Frustration is what motivated Dylan to create his YouTube series Every Single Word in 2015. Dylan took popular films like Wes Anderson's Moonrise Kingdom, the Harry Potter franchise, and Spike Jonze's Her and compiled all the lines spoken by people of color. Perhaps the most poignant moment of Every Single Word was the video for Disney's film adaptation of Stephen Sondheim's Into the Woods, which featured nothing but a black screen and pure silence for a couple of seconds. There was not a single speaking role by a person of color in the film. "I just wanted to empirically lay out the facts," Dylan says. "It was kind of through my beginning experiences in the industry that I realized there were so many walls I was hitting. People telling me they thought I was really talented but it was unlikely that I would get work [in acting]. I didn't understand how those two fit together. So I started the Every Single Word series."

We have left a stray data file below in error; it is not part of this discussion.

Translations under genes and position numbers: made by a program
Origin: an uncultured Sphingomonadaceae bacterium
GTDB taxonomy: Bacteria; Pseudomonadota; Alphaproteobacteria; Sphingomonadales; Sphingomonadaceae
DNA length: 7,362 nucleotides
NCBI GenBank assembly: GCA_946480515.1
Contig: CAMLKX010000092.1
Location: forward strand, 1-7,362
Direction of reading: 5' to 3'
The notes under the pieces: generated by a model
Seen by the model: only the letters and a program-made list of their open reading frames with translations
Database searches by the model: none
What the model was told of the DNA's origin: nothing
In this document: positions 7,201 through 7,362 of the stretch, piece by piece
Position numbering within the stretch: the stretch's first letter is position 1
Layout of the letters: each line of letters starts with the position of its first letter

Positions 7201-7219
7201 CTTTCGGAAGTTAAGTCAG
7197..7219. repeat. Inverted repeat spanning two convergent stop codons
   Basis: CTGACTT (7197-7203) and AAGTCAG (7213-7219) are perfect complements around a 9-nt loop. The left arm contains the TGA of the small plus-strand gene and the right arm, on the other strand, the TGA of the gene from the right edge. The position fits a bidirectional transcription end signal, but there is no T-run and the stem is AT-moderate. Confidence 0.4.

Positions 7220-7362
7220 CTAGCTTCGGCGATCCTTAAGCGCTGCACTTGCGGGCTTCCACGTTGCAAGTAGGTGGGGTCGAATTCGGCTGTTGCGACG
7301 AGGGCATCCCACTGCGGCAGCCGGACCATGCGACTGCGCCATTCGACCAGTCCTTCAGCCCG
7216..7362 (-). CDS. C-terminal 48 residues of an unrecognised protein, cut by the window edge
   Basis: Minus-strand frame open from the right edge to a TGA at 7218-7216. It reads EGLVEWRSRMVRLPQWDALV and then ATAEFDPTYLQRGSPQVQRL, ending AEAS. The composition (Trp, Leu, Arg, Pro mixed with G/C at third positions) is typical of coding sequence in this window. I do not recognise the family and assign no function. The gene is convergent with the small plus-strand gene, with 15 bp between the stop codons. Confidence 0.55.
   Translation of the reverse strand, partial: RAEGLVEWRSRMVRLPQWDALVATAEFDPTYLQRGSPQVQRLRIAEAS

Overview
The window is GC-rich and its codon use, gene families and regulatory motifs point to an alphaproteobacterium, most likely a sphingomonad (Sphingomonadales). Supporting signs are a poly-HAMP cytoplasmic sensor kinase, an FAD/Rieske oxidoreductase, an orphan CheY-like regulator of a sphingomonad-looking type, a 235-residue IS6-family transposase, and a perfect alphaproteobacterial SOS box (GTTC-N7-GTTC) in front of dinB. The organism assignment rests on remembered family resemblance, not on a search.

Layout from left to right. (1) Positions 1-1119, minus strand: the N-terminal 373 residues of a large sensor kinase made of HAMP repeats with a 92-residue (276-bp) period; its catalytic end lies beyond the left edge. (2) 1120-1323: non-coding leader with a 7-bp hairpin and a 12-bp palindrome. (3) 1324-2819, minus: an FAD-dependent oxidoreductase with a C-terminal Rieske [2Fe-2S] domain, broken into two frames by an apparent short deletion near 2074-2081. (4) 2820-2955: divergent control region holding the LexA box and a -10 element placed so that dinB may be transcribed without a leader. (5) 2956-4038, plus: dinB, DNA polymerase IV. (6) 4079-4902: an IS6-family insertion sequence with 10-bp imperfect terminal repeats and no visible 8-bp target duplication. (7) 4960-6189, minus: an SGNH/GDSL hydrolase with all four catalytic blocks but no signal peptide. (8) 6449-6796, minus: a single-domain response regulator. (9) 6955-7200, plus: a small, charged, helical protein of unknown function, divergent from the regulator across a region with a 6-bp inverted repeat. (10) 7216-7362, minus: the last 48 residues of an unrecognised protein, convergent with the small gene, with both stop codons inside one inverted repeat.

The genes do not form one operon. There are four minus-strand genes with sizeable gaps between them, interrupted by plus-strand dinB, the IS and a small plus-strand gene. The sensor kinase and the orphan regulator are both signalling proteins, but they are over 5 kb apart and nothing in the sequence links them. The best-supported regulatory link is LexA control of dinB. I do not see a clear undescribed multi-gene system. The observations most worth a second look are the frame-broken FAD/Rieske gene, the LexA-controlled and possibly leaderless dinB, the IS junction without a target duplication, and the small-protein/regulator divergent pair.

This is Dylan's talent: illuminating centuries-old problems like cultural appropriation and whitewashing in a way that doesn't feel didactic. He lets his audience make their own decisions. "I don't know if I've succeeded, but I wanna work on not being so preachy," he says. "That's why I love the interview format. This is gonna sound pretentious," Dylan groans, "But whatever: I really love getting to show people's full humanity."

Wanting to show people's full humanity is exactly why Dylan started Conversations with People Who Hate Me. In the series, he holds in-depth, open dialogues over Skype with people who have posted vitriol-filled comments on his social media pages. Dylan is often able to unearth the deeper reasons for his subjects' online abuse: for example, someone who told Dylan to "go die" has struggled with suicidal thoughts in the past. And a teenage boy who bullied Dylan online was experiencing severe bullying himself at school.